This corresponds to a wavelength shorter than 0.005 nm (5 pm). In this general sense, the term is used specifically when the process by which the radiation is generated is unknown (e.g. in astronomy) or irrelevant to a particular task (e.g. in radiation protection), but it must be stated that the higher energy compared to X-rays (approx. 100 eV to 300 keV).


    Use of gamma rays

    Gamma rays provide information about some of the most energetic phenomena in the universe; However, they are mostly absorbed by the Earth’s atmosphere. Instruments aboard high-altitude balloons and satellite missions, such as the Fermi Gamma-ray Space Telescope, provide our only view of the universe in gamma rays.

    Gamma-induced molecular changes can also be used to change the properties of semi-precious stones, and are often used to convert white topaz to blue topaz.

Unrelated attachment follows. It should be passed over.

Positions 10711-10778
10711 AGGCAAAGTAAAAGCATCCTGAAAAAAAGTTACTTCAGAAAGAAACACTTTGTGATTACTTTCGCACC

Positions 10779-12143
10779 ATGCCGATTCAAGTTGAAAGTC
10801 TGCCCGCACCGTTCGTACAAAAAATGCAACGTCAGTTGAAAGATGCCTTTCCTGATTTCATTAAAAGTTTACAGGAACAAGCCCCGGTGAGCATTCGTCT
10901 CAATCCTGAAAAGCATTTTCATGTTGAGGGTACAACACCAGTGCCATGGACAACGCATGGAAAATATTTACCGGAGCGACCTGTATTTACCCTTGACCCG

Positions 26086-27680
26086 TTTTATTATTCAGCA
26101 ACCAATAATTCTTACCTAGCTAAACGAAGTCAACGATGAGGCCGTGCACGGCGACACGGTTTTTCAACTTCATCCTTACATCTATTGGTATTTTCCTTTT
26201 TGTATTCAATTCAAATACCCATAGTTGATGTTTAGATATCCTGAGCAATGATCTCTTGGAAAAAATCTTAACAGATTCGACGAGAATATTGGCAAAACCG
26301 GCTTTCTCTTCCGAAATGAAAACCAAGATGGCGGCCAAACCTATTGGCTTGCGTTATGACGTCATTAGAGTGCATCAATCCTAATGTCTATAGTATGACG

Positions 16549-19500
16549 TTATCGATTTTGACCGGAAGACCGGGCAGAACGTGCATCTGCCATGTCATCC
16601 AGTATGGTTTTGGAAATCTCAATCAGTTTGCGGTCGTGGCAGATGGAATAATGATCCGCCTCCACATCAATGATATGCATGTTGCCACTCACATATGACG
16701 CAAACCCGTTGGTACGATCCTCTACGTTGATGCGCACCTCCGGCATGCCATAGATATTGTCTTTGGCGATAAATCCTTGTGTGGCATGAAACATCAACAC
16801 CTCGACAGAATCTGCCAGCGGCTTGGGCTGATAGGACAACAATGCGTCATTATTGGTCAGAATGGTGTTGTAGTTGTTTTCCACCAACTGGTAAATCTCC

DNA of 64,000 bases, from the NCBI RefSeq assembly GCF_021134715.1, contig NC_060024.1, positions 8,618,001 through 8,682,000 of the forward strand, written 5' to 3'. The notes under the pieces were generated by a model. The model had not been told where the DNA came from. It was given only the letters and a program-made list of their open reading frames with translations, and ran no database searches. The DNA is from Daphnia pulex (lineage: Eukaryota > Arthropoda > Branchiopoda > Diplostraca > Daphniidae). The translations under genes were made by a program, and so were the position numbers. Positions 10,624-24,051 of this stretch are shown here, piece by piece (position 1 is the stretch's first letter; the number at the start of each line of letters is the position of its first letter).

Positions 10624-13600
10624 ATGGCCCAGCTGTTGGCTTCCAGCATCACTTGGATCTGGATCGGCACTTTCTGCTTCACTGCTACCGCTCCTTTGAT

Non-contact industrial sensors commonly use gamma radiation sources in the refining, mining, chemical, food, soap and detergent, and pulp and paper industries, for level, density, and thickness. Gamma ray sensors are also used to measure liquid levels in the water and oil industry. Typically, these use the isotope Co-60 or Cs-137 as the radiation source.

    In the US, gamma-ray detectors are being used as part of the Container Security Initiative (CSI). This machine is advertised to be able to scan 30 containers per hour.

    Gamma radiation is often used to kill living organisms, in a process called irradiation. These applications include sterilization of medical equipment (as an alternative to autoclaving or chemical means), removal of spoilage-causing bacteria from many foods and prevention of germination of fruits and vegetables to preserve freshness and taste.